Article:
The US Congress approves a stopgap spending bill that would fund the federal government through the middle of December.
A column in the New York Times calls for changes to the scientific publishing system.
In Science this week: transmission of epigenetic states, and more.
While society and the lab may be more welcoming to gay, lesbian, bisexual, and transgender individuals, challenges of course remain.
DNA sequencing uncovered a mutation responsible for a man's high fevers and his son's death.
In Nature this week: European population history; Bacterium associated with Cholera recovery.
A suggestion that many of today's notable scientists focus on communicating more than working in the lab.
In Genome Research this week: potential fitness effects of ancient gene duplications, chromatin interaction analysis by paired-end tag sequencing, and more.
The MacArthur Foundation has announced its 2014 fellows.
A new report calls for increasing R&D spending in the US.
23andMe reverses course on its plan to opt users into its relative finder program, Vox reports.
Venture capitalists are investing the most in startups focused on eye-related issues, but investment in hearing-related startups is rising.
In PNAS this week: phylogenetic study of beak and feather disease, sorghum genetic population structure coincides with African ethnolinguistic patterns, and more.
Researchers are focusing on the microbial community of plants to improve crops.
In PLOS this week: honeybee gut community, exome study of Usher syndrome, and more.
Hospitals are using sequencing to trace outbreaks of disease within their walls.
Cancer specialists debate the merits of early screening for disease.
Riken scientists develop and implant iPS cells into a patient.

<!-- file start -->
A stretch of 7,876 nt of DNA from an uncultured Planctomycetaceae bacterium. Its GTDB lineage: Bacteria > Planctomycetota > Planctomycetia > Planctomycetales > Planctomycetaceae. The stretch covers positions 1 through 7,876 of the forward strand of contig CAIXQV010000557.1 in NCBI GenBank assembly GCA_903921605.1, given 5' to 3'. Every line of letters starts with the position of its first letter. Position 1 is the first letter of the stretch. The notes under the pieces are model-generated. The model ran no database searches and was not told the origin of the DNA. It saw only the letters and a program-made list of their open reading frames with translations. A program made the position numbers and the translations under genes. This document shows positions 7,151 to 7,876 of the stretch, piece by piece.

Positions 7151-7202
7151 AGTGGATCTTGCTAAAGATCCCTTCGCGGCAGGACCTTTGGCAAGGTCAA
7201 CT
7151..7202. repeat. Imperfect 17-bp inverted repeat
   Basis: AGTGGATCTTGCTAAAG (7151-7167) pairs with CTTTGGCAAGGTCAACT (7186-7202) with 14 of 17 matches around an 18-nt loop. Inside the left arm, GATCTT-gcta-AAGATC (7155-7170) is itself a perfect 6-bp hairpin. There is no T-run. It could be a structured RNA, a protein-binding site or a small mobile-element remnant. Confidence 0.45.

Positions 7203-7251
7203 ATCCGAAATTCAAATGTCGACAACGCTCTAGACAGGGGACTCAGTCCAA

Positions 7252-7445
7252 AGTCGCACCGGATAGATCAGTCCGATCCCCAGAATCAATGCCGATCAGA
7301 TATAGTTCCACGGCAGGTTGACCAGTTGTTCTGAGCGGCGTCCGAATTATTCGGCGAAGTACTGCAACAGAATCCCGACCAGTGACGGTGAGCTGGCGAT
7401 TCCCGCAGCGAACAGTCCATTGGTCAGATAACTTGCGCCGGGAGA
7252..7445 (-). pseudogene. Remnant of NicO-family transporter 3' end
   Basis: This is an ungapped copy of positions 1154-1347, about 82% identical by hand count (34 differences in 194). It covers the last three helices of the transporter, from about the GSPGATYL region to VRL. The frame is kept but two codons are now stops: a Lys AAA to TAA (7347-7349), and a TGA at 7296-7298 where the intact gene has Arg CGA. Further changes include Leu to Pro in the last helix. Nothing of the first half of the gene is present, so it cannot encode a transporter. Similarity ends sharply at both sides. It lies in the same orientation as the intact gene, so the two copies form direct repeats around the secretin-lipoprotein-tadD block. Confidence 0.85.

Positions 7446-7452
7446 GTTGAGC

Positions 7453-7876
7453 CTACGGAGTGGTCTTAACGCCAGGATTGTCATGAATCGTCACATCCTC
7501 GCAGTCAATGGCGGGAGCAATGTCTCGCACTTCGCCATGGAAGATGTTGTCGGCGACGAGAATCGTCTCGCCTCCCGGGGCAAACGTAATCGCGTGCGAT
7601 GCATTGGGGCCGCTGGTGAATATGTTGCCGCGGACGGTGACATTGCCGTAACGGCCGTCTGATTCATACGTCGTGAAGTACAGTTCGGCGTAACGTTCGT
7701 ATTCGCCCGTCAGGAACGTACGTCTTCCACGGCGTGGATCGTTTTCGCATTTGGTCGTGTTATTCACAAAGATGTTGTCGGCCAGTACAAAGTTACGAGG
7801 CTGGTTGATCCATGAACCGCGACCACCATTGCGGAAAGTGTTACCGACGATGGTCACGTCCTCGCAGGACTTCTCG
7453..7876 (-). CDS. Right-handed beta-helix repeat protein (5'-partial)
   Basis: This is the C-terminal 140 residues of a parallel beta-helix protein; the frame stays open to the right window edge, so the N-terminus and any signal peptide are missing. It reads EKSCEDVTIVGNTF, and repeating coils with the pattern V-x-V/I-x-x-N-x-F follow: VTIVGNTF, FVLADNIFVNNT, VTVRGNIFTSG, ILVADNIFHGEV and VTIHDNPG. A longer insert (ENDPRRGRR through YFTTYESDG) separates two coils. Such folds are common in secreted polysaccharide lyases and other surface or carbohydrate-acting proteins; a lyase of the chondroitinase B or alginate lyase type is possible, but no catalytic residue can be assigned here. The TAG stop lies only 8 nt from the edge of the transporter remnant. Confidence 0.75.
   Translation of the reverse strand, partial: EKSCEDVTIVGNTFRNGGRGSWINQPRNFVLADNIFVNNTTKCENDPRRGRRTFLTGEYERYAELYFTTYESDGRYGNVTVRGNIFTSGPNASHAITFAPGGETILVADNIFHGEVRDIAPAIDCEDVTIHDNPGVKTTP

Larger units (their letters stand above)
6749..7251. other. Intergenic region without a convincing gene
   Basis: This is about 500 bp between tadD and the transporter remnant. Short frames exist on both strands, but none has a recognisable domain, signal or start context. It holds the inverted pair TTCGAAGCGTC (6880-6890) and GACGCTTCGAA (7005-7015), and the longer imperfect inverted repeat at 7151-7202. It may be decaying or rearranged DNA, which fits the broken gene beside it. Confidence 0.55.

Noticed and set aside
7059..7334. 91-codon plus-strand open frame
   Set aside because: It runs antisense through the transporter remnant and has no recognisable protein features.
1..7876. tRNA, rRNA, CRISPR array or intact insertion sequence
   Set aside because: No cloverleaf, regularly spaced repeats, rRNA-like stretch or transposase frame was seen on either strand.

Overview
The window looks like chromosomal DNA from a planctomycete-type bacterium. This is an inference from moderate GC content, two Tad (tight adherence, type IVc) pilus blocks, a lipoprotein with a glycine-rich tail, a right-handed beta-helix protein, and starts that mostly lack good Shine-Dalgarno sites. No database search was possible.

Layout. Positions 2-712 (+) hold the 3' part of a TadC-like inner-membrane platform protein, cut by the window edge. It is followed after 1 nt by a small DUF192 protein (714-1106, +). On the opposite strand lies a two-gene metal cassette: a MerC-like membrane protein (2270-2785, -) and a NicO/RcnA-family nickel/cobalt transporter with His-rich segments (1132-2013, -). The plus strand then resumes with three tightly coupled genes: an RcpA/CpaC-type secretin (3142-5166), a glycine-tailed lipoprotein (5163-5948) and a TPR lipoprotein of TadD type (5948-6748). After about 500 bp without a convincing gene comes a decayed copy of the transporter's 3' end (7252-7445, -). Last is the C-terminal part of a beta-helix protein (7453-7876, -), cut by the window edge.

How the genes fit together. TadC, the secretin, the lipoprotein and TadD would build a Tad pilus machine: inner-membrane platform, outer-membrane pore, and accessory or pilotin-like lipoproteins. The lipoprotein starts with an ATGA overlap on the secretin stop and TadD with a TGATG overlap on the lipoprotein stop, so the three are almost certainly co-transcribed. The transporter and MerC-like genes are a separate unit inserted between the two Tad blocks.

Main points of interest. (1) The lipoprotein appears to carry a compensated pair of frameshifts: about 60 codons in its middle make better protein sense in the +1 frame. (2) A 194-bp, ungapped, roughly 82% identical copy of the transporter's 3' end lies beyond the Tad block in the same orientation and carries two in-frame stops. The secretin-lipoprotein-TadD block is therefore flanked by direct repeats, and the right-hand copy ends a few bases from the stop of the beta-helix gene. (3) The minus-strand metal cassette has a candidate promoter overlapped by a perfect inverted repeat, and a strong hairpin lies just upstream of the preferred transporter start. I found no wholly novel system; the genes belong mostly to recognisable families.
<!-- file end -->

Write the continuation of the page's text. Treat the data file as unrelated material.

New correspondence regarding the review of the now-retracted STAP papers at various journals has surfaced.
Despite fall in sales, Anne Wojcicki says regulation is taking 23andMe "up a level."
The US National Institutes of Health seeks comment on sex as a biological variable and its plan to require the use of male and female animals, tissues, or cells in preclinical studies.
In Science this week: differences in immune system response, and more.
Academics in Scotland are divided over how independence would affect science there.
Estonia has a burgeoning biotech sector, the Trade Secrets blog writes.
In Nature this week: gibbon genome and adaptions, and more.
Graduate students in India are protesting their low pay.
A study of hiring patterns appearing in Science Advances finds that institutional prestige of where someone got their PhD affects where they land a faculty position.
Twitter may not just be a land of over-sharing and self-promotion, but also a place to grow scientific contacts and possibly land a job, Nature reports.
The US National Institutes of Health is seeking thoughts on the development of an emeritus award for senior researchers.